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Intellectual Property in Russia

Intellectual Property in Russia

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Intellectual Property protection in its modern sense is considered to be quite young in Russia. Although Russia is not far behind world standards for protection and enforcement of Intellectual Property, major changes took place in Russia in 2008. Almost ten years ago the Fourth Chapter of the Russian Civil Code incorporating various Intellectual Property-related rules came into effect. Of course, this area of law is still changing, leading to new amendments, improvement proposals, and legal discussions. 

Intellectual Property legislation in Russia covers the protection of copyright and related rights, patentable inventions, industrial designs, utility models, trademark and service mark law, and appellations of origin. Computer programs (software), know-how, company and commercial names, and others products of intellectual activity are also legally protected. Furthermore, Russia is a party to the most important international treaties in Intellectual Property, such as the convention establishing the World Intellectual Property Organization, the Berne Convention for the Protection of Literary and Artistic Works, and the Paris Convention for the Protection of Industrial Property.

The Russian Federal Agency for Intellectual Property, Patents, and Trademarks (Rospatent) and the Russian Intellectual Property Court play key roles in Intellectual Property regulation. Rospatent is responsible for registering Intellectual Property rights such as patentable inventions, industrial designs, utility models, trademarks, software, and databases, as well as for registering assignments, license agreements, and other encumbrances over these registered rights. The 2013 creation of the IP Court –which was the first and remains the sole specialist civil court in Russia (even including in the Soviet era court system) – was a big step towards establishing and developing practices in the application of the law and development of legal precedents. This innovation has also obviously increased the level of professionalism and provided a sound legal approach for judgments in this area of law.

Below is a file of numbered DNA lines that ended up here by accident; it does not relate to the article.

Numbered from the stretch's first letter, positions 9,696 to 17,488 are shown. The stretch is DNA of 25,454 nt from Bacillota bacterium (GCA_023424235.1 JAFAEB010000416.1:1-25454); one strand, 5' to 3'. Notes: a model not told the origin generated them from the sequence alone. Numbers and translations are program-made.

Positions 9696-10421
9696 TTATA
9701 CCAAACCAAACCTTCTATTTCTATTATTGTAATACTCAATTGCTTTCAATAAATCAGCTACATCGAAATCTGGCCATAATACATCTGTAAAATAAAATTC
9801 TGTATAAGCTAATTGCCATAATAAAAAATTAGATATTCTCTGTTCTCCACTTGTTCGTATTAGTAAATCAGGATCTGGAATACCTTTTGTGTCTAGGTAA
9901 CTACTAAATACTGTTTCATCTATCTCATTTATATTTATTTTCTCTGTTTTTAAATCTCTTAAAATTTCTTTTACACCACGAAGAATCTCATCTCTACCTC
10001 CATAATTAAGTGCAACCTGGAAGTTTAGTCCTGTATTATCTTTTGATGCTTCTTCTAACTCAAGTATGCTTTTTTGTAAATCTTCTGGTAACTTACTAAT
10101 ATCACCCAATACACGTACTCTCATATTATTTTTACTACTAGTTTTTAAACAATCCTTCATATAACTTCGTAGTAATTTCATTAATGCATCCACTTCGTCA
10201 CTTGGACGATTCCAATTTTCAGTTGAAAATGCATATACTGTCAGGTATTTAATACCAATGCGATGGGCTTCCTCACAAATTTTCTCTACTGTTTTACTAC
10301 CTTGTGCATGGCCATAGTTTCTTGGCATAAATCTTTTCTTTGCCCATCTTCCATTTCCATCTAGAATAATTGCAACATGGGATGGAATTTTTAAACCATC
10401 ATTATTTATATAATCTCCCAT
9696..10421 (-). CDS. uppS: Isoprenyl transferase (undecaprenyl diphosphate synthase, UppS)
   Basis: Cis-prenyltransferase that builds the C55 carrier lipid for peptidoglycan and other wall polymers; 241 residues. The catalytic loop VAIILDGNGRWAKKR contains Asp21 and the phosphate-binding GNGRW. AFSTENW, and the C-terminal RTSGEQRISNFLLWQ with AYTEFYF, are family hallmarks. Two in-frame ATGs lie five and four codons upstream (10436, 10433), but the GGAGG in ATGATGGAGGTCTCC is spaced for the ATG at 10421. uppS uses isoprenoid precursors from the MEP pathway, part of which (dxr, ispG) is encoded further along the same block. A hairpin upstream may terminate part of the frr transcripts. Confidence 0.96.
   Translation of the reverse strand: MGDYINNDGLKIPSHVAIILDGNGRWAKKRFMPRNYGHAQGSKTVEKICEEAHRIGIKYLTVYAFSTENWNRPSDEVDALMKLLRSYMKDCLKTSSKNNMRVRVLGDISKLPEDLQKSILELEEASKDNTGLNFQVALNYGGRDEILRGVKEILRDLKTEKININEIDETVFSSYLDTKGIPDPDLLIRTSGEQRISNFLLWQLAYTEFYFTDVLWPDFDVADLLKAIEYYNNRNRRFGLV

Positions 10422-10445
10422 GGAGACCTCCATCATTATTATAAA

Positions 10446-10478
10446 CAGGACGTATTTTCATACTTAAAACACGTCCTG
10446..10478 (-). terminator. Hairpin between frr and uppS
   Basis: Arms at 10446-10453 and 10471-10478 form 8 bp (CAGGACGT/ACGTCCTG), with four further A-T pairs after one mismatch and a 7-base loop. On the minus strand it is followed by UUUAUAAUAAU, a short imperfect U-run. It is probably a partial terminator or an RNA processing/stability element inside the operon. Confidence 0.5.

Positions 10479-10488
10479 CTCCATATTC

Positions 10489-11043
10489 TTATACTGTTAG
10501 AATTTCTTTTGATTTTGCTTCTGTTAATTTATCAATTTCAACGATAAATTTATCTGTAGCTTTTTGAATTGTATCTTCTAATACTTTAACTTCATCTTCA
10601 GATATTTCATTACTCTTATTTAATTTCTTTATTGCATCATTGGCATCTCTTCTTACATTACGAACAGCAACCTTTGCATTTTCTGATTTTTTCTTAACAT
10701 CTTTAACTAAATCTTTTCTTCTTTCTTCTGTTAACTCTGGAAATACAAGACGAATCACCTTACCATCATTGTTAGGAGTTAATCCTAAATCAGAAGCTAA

Patent legislation protects patentable inventions – i.e., those inventions that are new, have an inventive step, and are capable of industrial application. The duration of a patent in Russia is 20 years, and it may be extended for another five years for inventions in agro chemistry or in pharma. 

Utility model patents are granted for ten years and may be extended for another three years. A utility model must be new and capable of industrial application to be patentable. Industrial designs can be protected for five years and may be extended for another five years. This may be renewed, so that overall a design patent may last for up to 25 years. An industrial design must be new and original to be patentable. 

Intellectual Property-related information which has actual or potential commercial value for the manufacturer can be protected in Russia as a trade secret or as know-how. The owner of this information must take active measures to protect the secrecy of the information and to ensure that it is unknown to third parties.

Russian IP legislation protects, inter alia, means of individualization – i.e., it provides legal protection for those Intellectual Property rights that are used to distinguish and identify companies or goods or services that they offer. Among these rights are company names, trade names, or commercial names, trademarks and service marks, as well as appellations of origin of goods.

To be protected in Russia, a trademark or a service mark needs to be registered with Rospatent. Such marks may also be protected in Russia under the Madrid System of the International Registration of Marks. The duration of trademark protection is ten years, calculated from the filing date. This ten-year protection period can be renewed an unlimited number of times.

As a result of Russia joining the WTO, new IP legislation implementing international standards for the protection of Intellectual Property rights has been adopted. Thus, the legal mechanisms to combat Intellectual Property rights infringements have been gradually improving in many respects. Russian law now provides for adequate remedies for the owners of rights, and those who infringe IP rights may face civil, administrative, or criminal liability. In general, sanctions depend on the character of the infringement committed. For example, in civil proceedings the owner of the rights can demand termination of the infringement, seizure and destruction of counterfeit goods, and payment of compensatory damages or compensation of up to RUB 5 million, which is now about EUR 83,000.

As a result, the Russian legal framework in the area of Intellectual Property is generally in line with international standards, offering Russian and foreign owners of rights adequate protection for their Intellectual Property rights.

By Anton Bankovskiy, Partner, CMS Russia

This Article was originally published in Issue 4.5 of the CEE Legal Matters Magazine. If you would like to receive a hard copy of the magazine, you can subscribe here.

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